The British Museum copy is without the last (blank?) leaf. The titlepage has a woodcut showing a musician playing the mandolin or guitar, and a winged Cupid shooting arrows. There are woodcuts in the text on D4 verso, 18 verso and R1 verso. The preliminaries contain addresses by the author to Ferrando di Capua, Duke of Termoli (A2 recto) and to the famous Neapolitan humanist Jacopo Sannazaro (A3 recto). All the book's obvious connections, therefore, are with Naples, and, as was natural, that city represented by far the greatest printing centre south of Rome throughout the sixteenth century. Why then were the Operette not printed at Naples, but instead at Bari, a town on the remote Apulian coast, where as yet no printing-press had ever been set up ? To attempt an answer to this question, we have to consider the identities of two mysterious personages: 'il Parthenopeo Suavio,' the author, and Gillibert Nehou, the printer. Only recently does the true identity of the pseudonymous author seem to have been satisfactorily explained. There is a whole chapter devoted to the book and entitled "Il primo libro a stampa" in Armando Perotti's Bari ignota (Trani, 1907, pp. 101-108), but this is rather in the nature of a romantic speculation than a scientific investigation of the bibliographical evidence. The candidates whom Perotti puts forward for the authorship of the Operette include unlikely and obscure characters such as Crisostomo Colonna, Federico Crivello, Girolamo de la Penna, and Spinetto Ventura. All of these he eventually rejects except the last, a Lecce baron.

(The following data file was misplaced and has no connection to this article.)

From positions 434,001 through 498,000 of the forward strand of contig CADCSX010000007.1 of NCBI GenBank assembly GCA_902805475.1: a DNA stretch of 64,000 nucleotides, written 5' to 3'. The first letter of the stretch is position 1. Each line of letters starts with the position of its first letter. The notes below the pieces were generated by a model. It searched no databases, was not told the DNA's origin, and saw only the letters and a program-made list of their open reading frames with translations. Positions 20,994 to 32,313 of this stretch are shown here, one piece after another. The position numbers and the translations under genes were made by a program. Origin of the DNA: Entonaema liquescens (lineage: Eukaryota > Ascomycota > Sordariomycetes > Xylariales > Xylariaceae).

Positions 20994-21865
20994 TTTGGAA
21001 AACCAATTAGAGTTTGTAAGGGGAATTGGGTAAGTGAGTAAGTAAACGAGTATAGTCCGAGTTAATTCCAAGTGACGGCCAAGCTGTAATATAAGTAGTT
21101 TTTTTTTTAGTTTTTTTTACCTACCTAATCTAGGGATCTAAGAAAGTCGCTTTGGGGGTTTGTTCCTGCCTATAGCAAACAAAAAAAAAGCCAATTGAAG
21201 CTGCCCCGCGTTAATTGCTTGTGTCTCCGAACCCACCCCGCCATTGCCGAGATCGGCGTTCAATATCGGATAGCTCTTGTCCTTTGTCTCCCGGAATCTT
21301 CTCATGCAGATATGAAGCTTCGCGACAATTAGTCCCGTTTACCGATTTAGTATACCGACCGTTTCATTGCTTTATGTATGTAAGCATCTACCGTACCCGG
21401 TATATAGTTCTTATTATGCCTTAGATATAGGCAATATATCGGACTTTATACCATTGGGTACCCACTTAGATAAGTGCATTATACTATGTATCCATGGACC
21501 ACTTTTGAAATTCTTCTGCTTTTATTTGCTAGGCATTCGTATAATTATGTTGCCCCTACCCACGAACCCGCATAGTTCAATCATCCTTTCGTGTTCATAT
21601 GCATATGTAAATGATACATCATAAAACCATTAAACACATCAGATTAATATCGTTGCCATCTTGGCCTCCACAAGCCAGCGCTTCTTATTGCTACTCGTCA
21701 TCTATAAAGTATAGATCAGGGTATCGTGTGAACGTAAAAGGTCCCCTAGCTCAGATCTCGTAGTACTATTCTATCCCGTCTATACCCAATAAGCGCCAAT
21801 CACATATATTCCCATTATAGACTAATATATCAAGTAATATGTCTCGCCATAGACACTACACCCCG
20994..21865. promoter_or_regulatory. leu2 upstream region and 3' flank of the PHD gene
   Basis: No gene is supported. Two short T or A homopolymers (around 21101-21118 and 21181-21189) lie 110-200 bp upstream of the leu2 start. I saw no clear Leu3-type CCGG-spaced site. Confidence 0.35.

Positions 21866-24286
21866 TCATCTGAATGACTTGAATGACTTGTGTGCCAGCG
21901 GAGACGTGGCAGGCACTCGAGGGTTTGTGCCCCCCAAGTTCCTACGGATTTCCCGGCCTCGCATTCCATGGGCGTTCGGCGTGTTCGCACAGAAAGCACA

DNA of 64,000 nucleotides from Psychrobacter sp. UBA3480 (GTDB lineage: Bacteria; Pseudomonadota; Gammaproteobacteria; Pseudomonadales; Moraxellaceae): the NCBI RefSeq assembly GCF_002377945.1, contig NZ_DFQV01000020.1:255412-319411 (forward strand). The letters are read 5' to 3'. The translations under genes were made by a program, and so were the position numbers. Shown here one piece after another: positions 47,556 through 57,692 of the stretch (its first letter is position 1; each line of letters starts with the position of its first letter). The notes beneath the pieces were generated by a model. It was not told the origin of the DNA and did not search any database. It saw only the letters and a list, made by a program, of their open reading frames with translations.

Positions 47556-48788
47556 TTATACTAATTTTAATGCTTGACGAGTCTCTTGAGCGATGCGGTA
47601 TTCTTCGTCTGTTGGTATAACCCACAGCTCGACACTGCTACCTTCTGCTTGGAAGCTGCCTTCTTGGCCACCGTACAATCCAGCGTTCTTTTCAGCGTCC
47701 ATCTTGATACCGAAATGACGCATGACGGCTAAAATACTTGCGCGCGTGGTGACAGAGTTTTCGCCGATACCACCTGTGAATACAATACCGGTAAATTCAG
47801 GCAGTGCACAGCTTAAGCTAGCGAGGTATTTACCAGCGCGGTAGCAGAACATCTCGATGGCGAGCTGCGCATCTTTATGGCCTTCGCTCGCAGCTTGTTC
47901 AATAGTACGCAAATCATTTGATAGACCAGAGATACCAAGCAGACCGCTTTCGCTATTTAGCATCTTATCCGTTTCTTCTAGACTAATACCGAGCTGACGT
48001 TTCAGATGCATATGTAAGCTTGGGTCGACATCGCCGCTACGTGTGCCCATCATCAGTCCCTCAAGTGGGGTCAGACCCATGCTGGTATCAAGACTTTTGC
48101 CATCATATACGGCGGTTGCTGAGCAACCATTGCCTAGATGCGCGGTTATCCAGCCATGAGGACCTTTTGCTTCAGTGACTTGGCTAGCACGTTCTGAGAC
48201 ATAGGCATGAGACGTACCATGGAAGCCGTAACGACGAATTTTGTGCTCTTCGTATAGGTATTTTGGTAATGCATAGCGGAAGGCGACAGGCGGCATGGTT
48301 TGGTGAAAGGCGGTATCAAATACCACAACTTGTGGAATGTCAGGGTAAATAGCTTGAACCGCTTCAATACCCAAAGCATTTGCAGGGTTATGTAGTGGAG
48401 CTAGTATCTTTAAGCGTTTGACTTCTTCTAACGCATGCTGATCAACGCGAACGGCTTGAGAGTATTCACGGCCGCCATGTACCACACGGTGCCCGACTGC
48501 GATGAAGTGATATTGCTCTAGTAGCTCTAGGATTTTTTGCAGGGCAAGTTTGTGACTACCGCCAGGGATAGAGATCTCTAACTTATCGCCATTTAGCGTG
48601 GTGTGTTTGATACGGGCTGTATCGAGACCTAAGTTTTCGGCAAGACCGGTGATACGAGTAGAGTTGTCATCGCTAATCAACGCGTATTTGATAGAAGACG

But present-day scholars seem at last to have hit upon the truth when they unanimously affirm that the 'Parthenopeo Suavio' was one Niccolò Antonio